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Carroll's property empire crumbles


Liam Carroll with his wife Roisin at their home in Mount Merrion, Dublin

Liam Carroll with his wife Roisin at their home in Mount Merrion, Dublin

Liam Carroll with his wife Roisin at their home in Mount Merrion, Dublin

DEVELOPER Liam Carroll last night lost the battle to protect his multi-billion euro empire, raising fears the property market will be plunged into further turmoil.

The Supreme Court rejected his survival plan -- saying it was neither credible nor viable.

A number of banks are today expected to begin the process of picking over the bones of his companies, with a view to recouping a fraction of their losses.

They will be led this morning by ACC Bank, who may seek to wind up his companies, appoint a liquidator or receivers.

The tycoon's Zoe Group of companies is laden down with bank debts of more than €1.2bn -- and a fire sale of his assets could undermine the Government's NAMA plan to remove €90bn of toxic development loans from bank balance books.

However, it is unlikely that there will be an immediate rush to sell off assets when there is no demand for in the current climate.

Declan Black, head of insolvency and litigation at business law firm Mason Hayes and Curran, said: "If a receiver or liquidator appointed by ACC sought to sell properties promptly, that could set a low threshold for market value and, in turn, impact on NAMA property valuations,"

He added: "Equally, any sale of debt could impact on NAMA's loan valuations."

Mr Carroll lost court protection on day 14 of his examinership action after the Supreme Court, led by Chief Justice John Murray, ruled that his survival plan was not supported by any objective evidence.

The developer had painted a doomsday scenario of hundreds of job losses and thousands of apartments flooding the already depressed Dublin property market.

But the Supreme Court was unmoved by his claims after ruling that he had failed to pass the basic legal test for examinership.

The three-judge court criticised Mr Carroll for relying on outdated valuations by estate agents CBRE and Hooke and McDonald, when those valuations had not been presented to the High Court or the Supreme Court.

The Supreme Court also found that it was not possible for the court to reach any conclusion about the prospects of survival of the companies as a going concern "in the absence of any evidence about the likely future development of the property market".

The court found that in order to persuade it that the companies had a reasonable prospect of survival, "it is perfectly obvious that some evidence of likely improvement in the property market is absolutely essential".


Last night's judgment will have several repercussions for the Government's plan to pass the NAMA legislation next month. It raises the prospect of destabilising the property market, but it also challenges the assumptions underlying the legislation.

NAMA is predicated on the notion that property prices will rise over the next decade or two and that the public should accept that presumption. But yesterday's dramatic judgment challenges that assumption.

The outcome of the Carroll case will raise further questions about the State's setting up of NAMA to buy toxic property loans.

But the Department of Finance insisted the Supreme Court ruling would not have any implications in the setting up of NAMA or its operation.

"NAMA will still be set up in September. This decision does not affect that," a spokesman said. But Fine Gael and the Labour Party have expressed concerns about the exposure of the taxpayer in the setting up of NAMA and the knock-on effects of the Carroll case.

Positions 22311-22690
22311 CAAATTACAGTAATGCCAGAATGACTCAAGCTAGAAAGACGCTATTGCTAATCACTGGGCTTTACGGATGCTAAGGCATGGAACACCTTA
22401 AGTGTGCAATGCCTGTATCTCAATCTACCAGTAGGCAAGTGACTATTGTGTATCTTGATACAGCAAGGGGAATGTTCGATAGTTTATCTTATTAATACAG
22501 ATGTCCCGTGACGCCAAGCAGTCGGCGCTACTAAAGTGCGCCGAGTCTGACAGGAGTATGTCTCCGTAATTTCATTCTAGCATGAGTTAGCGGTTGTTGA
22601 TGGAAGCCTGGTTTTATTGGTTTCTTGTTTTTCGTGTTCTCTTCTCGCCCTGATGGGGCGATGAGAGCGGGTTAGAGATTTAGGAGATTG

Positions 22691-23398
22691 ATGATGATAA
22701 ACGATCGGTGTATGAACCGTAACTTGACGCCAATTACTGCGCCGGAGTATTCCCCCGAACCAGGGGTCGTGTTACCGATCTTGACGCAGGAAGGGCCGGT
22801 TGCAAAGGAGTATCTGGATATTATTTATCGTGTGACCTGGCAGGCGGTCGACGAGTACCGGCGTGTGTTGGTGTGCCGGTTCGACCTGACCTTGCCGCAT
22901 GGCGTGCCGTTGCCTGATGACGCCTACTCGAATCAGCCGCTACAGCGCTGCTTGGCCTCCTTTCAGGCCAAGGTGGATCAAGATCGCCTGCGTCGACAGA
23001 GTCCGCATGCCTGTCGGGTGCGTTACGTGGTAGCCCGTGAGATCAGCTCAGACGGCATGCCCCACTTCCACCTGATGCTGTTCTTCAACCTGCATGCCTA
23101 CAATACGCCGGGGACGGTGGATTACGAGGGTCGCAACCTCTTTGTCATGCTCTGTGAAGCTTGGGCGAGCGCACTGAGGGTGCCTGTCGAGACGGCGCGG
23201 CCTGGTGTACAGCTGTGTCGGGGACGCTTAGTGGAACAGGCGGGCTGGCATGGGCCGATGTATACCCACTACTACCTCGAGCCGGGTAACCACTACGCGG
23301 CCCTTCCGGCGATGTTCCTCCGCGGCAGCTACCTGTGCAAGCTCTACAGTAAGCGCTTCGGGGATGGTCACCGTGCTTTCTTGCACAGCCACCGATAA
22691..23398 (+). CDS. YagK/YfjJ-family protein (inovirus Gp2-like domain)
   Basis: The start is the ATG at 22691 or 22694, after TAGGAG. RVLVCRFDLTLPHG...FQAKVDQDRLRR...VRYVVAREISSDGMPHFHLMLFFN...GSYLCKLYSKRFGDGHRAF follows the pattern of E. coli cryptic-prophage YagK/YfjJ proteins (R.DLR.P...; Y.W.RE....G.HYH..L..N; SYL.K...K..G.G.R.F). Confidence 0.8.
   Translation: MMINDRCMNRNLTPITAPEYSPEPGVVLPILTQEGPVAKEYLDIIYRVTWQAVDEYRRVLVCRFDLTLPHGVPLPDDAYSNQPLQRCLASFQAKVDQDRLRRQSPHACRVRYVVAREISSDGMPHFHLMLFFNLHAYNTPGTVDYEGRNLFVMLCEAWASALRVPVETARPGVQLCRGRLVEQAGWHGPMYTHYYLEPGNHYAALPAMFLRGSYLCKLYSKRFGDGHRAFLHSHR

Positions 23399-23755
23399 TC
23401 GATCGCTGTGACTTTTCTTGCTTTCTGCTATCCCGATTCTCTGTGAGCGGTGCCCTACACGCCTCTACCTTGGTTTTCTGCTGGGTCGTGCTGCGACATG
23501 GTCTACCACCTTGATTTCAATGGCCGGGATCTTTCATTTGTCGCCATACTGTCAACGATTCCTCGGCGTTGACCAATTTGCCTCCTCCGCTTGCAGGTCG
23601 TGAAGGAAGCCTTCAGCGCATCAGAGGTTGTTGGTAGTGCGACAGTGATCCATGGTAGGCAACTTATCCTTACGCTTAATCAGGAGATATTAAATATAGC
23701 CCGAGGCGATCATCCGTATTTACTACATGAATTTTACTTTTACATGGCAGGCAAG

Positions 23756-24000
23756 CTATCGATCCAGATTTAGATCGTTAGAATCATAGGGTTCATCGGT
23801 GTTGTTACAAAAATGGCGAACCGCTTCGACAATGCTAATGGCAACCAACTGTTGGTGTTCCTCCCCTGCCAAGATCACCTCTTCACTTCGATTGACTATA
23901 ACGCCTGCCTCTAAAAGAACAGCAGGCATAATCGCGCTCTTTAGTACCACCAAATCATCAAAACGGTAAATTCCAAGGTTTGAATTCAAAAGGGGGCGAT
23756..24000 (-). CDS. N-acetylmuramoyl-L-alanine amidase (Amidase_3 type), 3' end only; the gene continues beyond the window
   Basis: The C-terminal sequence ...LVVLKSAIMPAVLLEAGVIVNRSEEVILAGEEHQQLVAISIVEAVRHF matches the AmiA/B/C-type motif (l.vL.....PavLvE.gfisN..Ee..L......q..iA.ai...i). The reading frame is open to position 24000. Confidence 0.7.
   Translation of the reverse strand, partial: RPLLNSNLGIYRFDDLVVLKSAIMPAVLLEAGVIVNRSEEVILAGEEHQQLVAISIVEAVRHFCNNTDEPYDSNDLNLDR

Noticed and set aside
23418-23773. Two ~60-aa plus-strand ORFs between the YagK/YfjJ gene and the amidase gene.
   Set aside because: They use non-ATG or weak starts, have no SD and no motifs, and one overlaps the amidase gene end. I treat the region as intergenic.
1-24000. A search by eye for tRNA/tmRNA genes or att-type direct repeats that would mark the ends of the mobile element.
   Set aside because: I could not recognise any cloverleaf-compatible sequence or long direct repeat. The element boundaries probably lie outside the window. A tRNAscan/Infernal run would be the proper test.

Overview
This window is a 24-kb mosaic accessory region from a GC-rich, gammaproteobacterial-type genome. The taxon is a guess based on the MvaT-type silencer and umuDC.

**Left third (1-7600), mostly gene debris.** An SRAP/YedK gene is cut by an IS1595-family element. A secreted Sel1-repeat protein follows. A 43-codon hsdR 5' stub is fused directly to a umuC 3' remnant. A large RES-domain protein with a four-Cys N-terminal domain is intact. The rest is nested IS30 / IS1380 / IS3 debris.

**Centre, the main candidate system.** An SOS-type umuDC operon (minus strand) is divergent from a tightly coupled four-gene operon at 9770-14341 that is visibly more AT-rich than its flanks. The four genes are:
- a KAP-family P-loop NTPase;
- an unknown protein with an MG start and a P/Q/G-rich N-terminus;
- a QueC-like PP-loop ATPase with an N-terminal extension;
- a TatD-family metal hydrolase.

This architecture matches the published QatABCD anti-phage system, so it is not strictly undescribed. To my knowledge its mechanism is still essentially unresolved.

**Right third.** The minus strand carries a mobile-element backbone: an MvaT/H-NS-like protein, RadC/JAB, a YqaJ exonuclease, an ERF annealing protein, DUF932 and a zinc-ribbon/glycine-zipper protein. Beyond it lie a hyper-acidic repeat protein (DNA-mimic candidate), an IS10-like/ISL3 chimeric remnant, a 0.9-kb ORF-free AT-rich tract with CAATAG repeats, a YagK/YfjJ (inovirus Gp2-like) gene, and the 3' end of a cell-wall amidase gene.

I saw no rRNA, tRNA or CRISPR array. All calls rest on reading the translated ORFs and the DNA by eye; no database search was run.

The failure of Mr Carroll to secure court protection could deter other developers from doing so.

"The decision indicates a more stringent application of the test for the appointment of an examiner, especially for development companies," said Mr Black. "A development company seeking the appointment of an examiner would now need to demonstrate clear accounting and valuation evidence showing that it had a reasonable prospect of survival.

"It would also need to demonstrate fairly unequivocal support from its bankers in terms of future funding."

In his petition, Mr Carroll laid great emphasis on the negative consequences of a compulsory liquidation.

He warned of a catastrophic fire sale of assets, that the property market in Dublin could not absorb a portfolio of his scale, and the loss of more than 600 jobs.

Mr Carroll said the market "would be thrown into an unprecedented degree of turmoil", with consequences not just for his group of companies and its creditors.

What Mr Carroll failed to do was give enough evidence to objectively support his doomsday claims.

The judges were also sceptical about the prospects for the property market, questioning whether there would be any positive developments in the availability of credit anytime soon.

Michael Cush, counsel for the companies, sought to reassure the court about the prospects for Mr Carroll's empire.

The judges expressed concern that the court was not being allowed to see the valuations that purported to prove such a turnaround was possible.


Without this evidence, they noted during the hearing and in their subsequent 31-page judgment, it was impossible to work out whether the valuations made sense.

The Supreme Court's decision also leaves some of the country's biggest banks with an immediate and obvious headache. Allied Irish, Bank of Scotland (Ireland), Ulster Bank and KBC Bank (Ireland) will have to return to the courts to begin the process of untangling part of Mr Carroll's property empire and dividing up the losses.

That process will unsettle shareholders, who will be wondering what it means for them -- as the decision goes against the listed banks' stated wishes.

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